Freight movement is among the fastest growing energy uses in the world, yet fuel efficiency and greenhouse gas emissions standards for the heavy-duty vehicles that move freight are still in their infancy. To date, Japan, the U.S., and Canada have adopted fuel efficiency and/or greenhouse gas emissions standards for heavy-duty trucks and buses, while China, Mexico, and the European Union are considering doing so. A new ACEEE report looks at what these programs have in common, how they differ, and what the prospects are for bringing them closer together.
Distinct configurations of heavy-duty vehicles are legion, presenting a challenge to creating manageable standards. The U.S. Environmental Protection Agency and the National Highway Traffic Safety Administration successfully navigated this challenge in their first heavy-duty greenhouse gas and fuel efficiency standards in 2011. In the next phase of the program, now under development, additional technologies will need to be coaxed into the market to maximize cost-effective fuel savings.
Despite the diversity of these vehicles, their sales in the U.S. are an order of magnitude smaller than sales of passenger cars and light trucks, which limits R&D investment and slows technology promulgation---hence the interest in aligning heavy-duty regulatory programs internationally. Globalization of vehicle components and platforms can accelerate technology advances while streamlining fuel efficiency testing and compliance activities for manufacturers.
Typical heavy truck duty cycles differ greatly from region to region, however, and as a result both the efficiency technologies that make sense and attainable fuel efficiency levels can differ as well. For example, the standard of 9 gallons per 1,000 ton-miles that the U.S. rule establishes as the fuel efficiency target in 2014 for a regional-haul tractor truck pulling a van trailer may be out of reach for a similar truck in Japan, where most driving occurs on urban roads, in stop-and-go traffic and at speeds too slow to benefit from the aerodynamic improvements that drive U.S. tractor truck standards.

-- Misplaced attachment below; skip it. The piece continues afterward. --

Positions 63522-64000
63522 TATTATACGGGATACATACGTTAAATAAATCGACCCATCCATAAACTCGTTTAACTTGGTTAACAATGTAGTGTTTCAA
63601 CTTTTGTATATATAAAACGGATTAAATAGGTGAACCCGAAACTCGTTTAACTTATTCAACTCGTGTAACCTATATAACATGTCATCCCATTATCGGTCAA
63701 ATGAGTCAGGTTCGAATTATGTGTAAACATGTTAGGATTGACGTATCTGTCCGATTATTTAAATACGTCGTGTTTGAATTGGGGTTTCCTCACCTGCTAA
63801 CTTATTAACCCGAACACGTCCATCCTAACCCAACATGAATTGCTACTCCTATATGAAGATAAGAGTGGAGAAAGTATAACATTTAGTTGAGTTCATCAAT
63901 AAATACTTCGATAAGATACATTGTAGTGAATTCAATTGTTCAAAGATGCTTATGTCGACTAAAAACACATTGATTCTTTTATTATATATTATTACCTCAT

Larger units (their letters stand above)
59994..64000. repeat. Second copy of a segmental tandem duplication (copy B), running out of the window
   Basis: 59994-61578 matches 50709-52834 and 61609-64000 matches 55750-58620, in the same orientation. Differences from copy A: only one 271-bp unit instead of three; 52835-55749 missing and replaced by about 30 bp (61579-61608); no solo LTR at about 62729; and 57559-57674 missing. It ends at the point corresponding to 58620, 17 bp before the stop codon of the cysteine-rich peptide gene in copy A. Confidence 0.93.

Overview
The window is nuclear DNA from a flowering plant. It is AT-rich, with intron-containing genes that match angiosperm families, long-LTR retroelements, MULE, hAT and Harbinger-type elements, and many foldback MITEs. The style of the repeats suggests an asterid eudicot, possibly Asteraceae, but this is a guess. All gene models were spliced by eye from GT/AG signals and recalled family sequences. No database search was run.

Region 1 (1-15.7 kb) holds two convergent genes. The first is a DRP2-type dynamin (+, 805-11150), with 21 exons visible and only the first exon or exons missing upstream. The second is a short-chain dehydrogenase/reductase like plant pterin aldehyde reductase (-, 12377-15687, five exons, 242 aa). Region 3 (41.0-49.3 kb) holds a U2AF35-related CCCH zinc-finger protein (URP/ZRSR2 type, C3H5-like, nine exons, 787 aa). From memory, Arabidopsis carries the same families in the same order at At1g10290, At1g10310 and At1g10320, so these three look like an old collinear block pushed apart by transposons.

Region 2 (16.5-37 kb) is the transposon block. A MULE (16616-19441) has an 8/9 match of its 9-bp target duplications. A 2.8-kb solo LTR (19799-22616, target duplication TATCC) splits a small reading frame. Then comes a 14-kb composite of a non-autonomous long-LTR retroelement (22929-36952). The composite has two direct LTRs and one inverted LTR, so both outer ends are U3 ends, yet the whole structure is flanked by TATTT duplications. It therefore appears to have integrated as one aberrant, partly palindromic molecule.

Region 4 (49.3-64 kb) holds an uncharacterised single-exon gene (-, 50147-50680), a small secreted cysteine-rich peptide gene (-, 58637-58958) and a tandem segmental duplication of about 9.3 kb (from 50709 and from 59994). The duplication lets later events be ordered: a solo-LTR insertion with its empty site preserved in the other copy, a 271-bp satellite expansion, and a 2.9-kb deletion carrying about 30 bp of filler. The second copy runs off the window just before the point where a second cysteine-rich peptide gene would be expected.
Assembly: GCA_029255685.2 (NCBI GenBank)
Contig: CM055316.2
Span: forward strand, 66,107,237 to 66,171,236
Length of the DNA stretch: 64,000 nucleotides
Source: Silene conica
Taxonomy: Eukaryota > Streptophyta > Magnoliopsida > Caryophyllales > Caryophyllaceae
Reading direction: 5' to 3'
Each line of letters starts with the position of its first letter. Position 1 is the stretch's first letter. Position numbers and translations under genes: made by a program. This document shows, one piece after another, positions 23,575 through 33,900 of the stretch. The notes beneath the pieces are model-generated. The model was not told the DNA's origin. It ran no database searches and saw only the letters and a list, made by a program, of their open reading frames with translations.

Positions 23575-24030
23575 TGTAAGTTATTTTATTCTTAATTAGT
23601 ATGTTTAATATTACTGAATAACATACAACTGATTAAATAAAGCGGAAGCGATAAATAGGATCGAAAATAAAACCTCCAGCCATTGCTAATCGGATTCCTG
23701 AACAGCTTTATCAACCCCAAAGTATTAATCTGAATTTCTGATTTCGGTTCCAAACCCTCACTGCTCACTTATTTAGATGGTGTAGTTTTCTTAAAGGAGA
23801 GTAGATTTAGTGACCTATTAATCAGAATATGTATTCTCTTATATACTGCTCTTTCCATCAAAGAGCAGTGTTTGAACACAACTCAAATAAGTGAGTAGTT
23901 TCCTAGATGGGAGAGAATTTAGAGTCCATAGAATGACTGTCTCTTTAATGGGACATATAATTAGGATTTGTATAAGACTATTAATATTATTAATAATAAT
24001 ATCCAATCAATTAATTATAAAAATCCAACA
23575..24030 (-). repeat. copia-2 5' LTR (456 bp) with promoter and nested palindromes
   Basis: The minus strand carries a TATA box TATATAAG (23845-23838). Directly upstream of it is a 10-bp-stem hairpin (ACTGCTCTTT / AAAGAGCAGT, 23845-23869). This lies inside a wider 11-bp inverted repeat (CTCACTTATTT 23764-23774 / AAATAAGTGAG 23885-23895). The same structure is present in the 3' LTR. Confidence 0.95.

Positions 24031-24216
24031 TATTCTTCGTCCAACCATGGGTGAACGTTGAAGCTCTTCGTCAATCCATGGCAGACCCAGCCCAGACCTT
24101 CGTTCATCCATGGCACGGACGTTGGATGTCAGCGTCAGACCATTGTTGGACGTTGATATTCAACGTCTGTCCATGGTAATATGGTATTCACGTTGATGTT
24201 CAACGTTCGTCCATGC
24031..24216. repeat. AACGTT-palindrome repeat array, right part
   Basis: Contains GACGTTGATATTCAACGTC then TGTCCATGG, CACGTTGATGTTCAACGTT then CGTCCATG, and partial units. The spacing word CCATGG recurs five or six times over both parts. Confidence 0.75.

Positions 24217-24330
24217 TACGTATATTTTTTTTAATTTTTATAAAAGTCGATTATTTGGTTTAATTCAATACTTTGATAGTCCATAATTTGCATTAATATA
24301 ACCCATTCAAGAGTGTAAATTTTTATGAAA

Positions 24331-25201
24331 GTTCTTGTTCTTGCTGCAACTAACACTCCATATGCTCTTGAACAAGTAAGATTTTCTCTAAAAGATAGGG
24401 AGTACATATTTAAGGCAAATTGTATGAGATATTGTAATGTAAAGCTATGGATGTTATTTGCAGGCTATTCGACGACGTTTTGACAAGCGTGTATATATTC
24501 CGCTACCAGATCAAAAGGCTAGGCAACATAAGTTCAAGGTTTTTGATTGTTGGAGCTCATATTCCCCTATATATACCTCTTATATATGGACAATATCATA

So what could alignment of these regional programs mean? Taking a hint from efforts to harmonize appliance standards internationally, we look first to test protocols for the answer. We propose that vehicles and their components be tested in standardized ways and over standardized cycles that can be mixed and matched by a prospective buyer in any region to arrive at a customized estimate of the fuel savings of one vehicle relative to another. This will help a technology adopted in one market to spread to other markets where it will be cost-effective. As the U.S. and other regions further develop their heavy-duty greenhouse gas and fuel efficiency standards, strategic development of common regulatory elements would leverage the increasingly global character of the heavy-duty vehicle industry to increase the total savings these programs will bring.
Siddiq Khan contributed to this post.